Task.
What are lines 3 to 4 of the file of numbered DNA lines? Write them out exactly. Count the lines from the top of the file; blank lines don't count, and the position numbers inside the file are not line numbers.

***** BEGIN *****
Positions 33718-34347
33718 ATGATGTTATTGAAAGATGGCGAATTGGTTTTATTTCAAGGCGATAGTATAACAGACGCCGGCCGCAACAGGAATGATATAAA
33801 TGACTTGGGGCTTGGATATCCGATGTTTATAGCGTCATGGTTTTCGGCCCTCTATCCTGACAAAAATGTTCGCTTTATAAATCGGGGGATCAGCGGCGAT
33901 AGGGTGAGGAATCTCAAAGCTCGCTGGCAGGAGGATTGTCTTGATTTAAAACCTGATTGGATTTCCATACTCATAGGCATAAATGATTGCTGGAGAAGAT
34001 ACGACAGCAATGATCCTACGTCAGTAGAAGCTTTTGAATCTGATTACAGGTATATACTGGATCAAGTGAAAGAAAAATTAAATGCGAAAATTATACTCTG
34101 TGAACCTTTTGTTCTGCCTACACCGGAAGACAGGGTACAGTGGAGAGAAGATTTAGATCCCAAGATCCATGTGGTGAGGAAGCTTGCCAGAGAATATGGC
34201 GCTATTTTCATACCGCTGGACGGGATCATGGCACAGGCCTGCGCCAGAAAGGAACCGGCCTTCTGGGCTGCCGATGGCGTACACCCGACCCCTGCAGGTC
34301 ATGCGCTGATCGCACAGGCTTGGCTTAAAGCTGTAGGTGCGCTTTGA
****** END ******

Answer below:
33801 TGACTTGGGGCTTGGATATCCGATGTTTATAGCGTCATGGTTTTCGGCCCTCTATCCTGACAAAAATGTTCGCTTTATAAATCGGGGGATCAGCGGCGAT
33901 AGGGTGAGGAATCTCAAAGCTCGCTGGCAGGAGGATTGTCTTGATTTAAAACCTGATTGGATTTCCATACTCATAGGCATAAATGATTGCTGGAGAAGAT